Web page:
Dear Belladonna Rogers,
Recently, someone who didn’t realize we’d once been close, introduced me to a former friend. Years ago, my former friend did something no friend should ever do, which is why we became ex-friends. When we were introduced, my ex-friend extended her hand but I withheld mine, which I’ve never done in my life.
To my surprise, a few days later I received a heartfelt letter of apology from my ex-friend expressing remorse for her dreadful behavior, which she outlined in the same detail that I too remembered, from many years ago. I responded immediately, forgiving her, and saying how rare it is to receive such an apology.
Why are apologies so rare? Do people believe that by not owning up to their errors and the harm they’ve caused that no one will be the wiser?
Puzzled in Peoria
Many see an apology as a sign of weakness, believing that only the weak apologize. Since ancient times, the vulnerable have depended on the strong. Slaves bowed and apologized to owners; serfs apologized to feudal lords; courtiers apologized to royalty; employees apologized to employers. The reverse was considered unthinkable.
This tradition is unfortunately still with us: for the powerless, apologies are mandatory; for the powerful, they’re unnecessary.
This shouldn’t exist in modern life but it does, partly because many behave as if they’re “Masters of the Universe,” in Tom Wolfe’s apt phrase from his 1987 novel The Bonfire of the Vanities.
When one friend hurts another, a caring friend apologizes at once. The Master or Mistress of the Universe doesn’t: it’s the difference between being empathic and being arrogant.
Some people have more trouble apologizing than others. As the gifted psychoanalyst Dr. Nancy McWilliams has written, narcissists have particular difficulty expressing remorse because to them it implies fallibility and personal error, admissions that are psychologically intolerable to such people.
Apologies can be difficult for everyone. An apology includes a clear statement of one’s error or offense, such as being disrespectful, underhanded, mean-spirited, deceitful, disloyal, unfair, hurtful, condescending, inconsiderate, insulting, heartless, cruel, abusive, as well as negligent, careless, feckless, and reckless.
Is it pleasant to acknowledge that you’ve been any of these? No. It takes self-awareness, backbone, and a strong desire to do right by another human being.
Apologies matter if you value a relationship.
If you imagine that by procrastinating or refusing to apologize you’ll evade responsibility forever and make the damage you produced vanish into thin air, you’re fooling only yourself. Your friends or family members may no longer mention the injury you caused, but that doesn’t mean a painful, unhealed wound doesn’t remain. It’s never too late to apologize, even decades after you inflicted harm. But, as Benjamin Franklin said, “Never ruin an apology with an excuse.”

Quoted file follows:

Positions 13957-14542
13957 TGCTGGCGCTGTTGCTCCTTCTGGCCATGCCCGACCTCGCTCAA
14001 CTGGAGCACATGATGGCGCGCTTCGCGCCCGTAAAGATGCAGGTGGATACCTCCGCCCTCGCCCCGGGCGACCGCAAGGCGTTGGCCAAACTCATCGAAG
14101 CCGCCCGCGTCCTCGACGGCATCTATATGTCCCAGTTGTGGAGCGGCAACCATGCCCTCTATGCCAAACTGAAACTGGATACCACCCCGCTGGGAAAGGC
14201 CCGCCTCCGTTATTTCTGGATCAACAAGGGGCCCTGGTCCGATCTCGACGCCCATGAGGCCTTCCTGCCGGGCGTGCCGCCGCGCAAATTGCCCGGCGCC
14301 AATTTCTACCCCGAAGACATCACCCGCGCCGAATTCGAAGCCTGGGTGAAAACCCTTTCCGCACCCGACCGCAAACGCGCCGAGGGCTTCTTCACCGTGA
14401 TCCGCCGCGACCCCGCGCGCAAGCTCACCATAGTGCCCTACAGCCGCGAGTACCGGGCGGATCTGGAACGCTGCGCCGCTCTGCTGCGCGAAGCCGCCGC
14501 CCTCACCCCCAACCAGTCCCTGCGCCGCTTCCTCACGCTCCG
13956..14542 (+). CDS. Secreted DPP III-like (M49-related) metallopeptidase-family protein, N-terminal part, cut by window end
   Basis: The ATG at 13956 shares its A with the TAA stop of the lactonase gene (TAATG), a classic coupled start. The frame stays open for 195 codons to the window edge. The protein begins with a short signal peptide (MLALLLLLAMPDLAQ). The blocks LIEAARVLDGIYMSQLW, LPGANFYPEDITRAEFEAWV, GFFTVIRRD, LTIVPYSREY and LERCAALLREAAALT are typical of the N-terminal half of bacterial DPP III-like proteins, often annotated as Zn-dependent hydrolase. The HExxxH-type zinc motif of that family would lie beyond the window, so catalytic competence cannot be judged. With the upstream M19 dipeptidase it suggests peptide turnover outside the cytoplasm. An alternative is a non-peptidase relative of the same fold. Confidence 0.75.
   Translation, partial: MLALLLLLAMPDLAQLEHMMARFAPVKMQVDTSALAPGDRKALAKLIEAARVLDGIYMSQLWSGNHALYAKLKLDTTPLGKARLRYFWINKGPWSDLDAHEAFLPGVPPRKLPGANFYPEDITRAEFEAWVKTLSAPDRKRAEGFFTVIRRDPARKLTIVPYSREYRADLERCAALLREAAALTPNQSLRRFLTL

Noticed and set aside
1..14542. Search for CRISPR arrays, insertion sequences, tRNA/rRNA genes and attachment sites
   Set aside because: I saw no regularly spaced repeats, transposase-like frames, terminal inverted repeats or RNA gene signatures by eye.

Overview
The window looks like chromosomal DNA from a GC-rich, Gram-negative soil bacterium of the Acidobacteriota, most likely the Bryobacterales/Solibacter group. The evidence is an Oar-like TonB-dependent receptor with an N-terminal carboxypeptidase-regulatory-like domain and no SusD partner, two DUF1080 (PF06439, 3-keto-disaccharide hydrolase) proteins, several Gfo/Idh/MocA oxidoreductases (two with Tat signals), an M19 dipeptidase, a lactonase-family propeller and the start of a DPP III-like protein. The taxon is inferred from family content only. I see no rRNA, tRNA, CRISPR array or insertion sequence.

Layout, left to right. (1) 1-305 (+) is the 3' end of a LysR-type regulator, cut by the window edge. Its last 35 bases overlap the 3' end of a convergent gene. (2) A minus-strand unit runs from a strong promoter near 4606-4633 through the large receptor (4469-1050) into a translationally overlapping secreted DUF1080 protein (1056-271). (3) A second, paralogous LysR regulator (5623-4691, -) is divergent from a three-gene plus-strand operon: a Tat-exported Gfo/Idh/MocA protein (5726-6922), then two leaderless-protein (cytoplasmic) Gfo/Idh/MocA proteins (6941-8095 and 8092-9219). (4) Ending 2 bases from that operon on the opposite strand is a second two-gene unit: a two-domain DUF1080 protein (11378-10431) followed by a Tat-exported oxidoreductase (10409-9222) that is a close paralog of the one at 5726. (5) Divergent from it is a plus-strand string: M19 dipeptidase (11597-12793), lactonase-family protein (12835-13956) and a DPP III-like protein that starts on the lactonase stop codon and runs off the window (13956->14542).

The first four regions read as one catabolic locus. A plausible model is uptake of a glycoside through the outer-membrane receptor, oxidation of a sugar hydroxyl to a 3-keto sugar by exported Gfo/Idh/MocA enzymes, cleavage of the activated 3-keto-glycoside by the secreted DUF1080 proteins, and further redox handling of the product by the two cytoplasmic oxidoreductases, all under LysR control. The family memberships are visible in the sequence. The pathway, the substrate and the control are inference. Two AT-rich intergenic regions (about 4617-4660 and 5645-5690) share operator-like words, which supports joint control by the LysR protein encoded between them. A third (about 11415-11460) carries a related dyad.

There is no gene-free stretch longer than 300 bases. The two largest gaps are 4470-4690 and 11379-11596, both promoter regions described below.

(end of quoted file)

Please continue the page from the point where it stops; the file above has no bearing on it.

If you don’t know what you’ve done to hurt or alienate someone: ask. Don’t offer a vague, blanket apology “for anything I may have done” or peremptorily insist that the injured person “forget about this; it isn’t important.” These tactics show greater concern for yourself — and your need to “get past this unpleasantness” with transparently empty, unfeeling words — than for the person you’ve hurt.
A real, rather than a pro forma, apology also expresses genuine remorse.
What doesn’t constitute an apology is a one-word, “Sorry,” except for minimal inconveniences. For anything serious, “sorry” is a brush-off masquerading as an apology. If you seek to minimize the gravity of the harm you inflicted, then “sorry” will convey that. Like a shrug accompanied by “Whatever,” it expresses casual dismissal.
As is often noted, an apology is invalidated by the weaselly word “if” — as in, “I’m sorry if I did anything to offend you.” Nor should an apology blame the injured person for being hurt, as in, “I’m sorry you were upset.” Both forms of pseudo-apology fail to take responsibility for causing the other person’s distress and implicitly criticize the victim for his or her reasonable response to mistreatment.
It takes a mature and psychologically secure human being to offer a genuine apology. Far from being a sign of weakness, it’s a sign of strength. An employer who apologizes for an unfair outburst to an employee will gain greater respect, not lose face.
It also takes a decent person to forgive. Indeed, there’s a moral imperative to forgive if you believe the apology is genuine, if you can forgive in good faith, and if the offense is, in fact, forgivable — which not all are.
You don’t have to stroll arm-in-arm into the mist with the person who’s apologized to you, although a genuine apology can be the beginning – or the continuation — of a beautiful friendship. If not, it will at least put an honorable end to a relationship, like a firm period instead of an emotionally irritating semi-colon.
— Belladonna Rogers